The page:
Violin Sonata No. 1 in G Minor, BWV 1001, II: Fuga

Today on Classical Sunday, I’m featuring a piece for solo violin written as part of a collection, the Sonatas and Partitas for Solo Violin BWV 1001-1006, completed in 1720 by the German composer Johann Sebastian Bach (1685-1750). I’ve previously posted about another work in this series, the Partita for Violin Solo No. 1 in B Minor, BWV 1002.

The soloist I found playing today’s selection is Jennifer Koh (b. 1976), an American solo violinist born to Korean parents. She is well known for her Bach repertoire, though she is also a frequent performer of contemporary classical music.

Today is somewhat relaxed, as I’m taking the day off the indoor bike trainer, having exceeded my weekly goal by racking up 150 kilometres (93 miles) and, riding particularly hilly virtual routes, 1,670 metres (5,480 feet) of climbing as of yesterday. In addition to researching some music, I had a birthday call and catch-up with a brother, which was good as it had been a while since we’d talked. It’s frigid here in Winnipeg (-24C or -11F), so a walk on the frozen river path is an option later, though that’s a bit daunting…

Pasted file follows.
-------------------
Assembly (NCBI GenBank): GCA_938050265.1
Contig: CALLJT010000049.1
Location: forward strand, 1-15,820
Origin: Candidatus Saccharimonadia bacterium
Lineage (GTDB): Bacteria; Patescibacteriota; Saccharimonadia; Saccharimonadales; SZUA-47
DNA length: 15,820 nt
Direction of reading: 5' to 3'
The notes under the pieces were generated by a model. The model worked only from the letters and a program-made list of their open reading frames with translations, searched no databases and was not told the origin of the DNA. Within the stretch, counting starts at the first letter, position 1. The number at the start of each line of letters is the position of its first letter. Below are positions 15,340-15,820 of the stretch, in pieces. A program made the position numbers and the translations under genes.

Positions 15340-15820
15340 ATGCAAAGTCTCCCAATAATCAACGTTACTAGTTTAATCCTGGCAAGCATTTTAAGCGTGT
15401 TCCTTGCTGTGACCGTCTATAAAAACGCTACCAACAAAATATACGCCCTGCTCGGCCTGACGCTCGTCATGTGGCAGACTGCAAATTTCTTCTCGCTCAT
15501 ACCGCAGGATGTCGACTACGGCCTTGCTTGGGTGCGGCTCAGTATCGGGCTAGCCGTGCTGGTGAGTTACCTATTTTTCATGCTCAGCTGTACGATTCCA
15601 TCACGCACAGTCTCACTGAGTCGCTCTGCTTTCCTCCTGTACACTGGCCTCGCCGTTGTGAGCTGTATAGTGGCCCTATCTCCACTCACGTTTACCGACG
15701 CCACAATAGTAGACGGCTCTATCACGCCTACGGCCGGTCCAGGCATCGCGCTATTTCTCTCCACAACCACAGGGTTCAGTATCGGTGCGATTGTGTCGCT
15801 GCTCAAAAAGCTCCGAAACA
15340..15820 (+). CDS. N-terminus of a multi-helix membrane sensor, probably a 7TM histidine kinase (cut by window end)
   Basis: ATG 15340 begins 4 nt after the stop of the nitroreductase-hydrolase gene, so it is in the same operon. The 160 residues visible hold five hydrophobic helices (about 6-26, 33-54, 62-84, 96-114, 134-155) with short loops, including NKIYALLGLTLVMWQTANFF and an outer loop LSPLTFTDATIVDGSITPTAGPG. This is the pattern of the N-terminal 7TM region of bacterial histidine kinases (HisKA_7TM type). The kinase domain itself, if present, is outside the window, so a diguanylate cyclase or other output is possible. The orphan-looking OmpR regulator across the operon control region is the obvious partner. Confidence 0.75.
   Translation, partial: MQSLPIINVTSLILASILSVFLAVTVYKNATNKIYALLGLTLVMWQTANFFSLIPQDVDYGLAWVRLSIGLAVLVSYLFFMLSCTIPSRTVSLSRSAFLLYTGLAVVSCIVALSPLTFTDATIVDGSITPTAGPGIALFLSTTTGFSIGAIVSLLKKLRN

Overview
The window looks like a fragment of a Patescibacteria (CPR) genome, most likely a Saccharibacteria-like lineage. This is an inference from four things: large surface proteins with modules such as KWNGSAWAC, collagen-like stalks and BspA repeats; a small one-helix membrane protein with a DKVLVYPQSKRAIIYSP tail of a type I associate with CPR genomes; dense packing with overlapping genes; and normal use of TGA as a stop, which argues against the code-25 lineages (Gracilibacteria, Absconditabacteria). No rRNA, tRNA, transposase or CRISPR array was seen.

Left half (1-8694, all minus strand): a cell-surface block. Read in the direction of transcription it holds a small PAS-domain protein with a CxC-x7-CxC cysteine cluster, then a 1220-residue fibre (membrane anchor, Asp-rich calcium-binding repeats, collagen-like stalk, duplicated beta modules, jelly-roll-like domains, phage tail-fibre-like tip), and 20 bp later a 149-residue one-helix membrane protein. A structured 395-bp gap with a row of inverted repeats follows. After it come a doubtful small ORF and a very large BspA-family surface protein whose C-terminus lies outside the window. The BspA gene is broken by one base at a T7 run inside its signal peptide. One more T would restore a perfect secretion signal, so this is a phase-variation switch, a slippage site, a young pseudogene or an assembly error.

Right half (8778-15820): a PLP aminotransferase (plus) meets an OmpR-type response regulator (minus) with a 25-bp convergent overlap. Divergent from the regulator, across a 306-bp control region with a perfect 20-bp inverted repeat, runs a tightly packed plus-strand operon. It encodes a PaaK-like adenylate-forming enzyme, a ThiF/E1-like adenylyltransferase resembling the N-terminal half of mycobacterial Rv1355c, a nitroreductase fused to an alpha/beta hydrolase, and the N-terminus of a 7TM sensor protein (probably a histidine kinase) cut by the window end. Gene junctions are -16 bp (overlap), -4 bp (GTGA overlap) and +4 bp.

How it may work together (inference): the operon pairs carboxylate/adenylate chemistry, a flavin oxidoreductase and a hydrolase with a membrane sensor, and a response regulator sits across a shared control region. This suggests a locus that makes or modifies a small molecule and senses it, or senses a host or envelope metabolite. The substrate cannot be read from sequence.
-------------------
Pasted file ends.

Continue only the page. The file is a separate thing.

When deciding on a piece to post today, I chose the second movement, the fuga (or fugue), from the Violin Sonata No. 1 in G Minor, BWV 1001. From what I’ve read and understand, a fugue is a form composed of independent melodic lines or voices where the first voice is introduced playing the main melody, and successive ones join in staggered stages, often in a subject-answer-subject-answer organization. It’s maybe like a telephone conversation between two people, where one makes a statement, the other responds, and back and forth it goes (though, of course, we’re not repeating the same phrases again and again, or at least I hope not… that wouldn’t be very meaningful!). The fuga is complex and, like my general preference in classical music, I find a slower tempo here makes it more accessible and enjoyable than some of the rest of the sonata, as some parts were too cacophonous.

Koh’s recording of the sonata comes from her two-disc album Bach & Beyond, Part 2 (2015). I really like the way she executes the complexity of the fuga in a way that is pleasing to hear.

Now you know a little about why this is my Song of the Day for Today. Thanks for joining me here. Please enjoy the audio from the Jennifer Koh YouTube topic channel:

With my best wishes,


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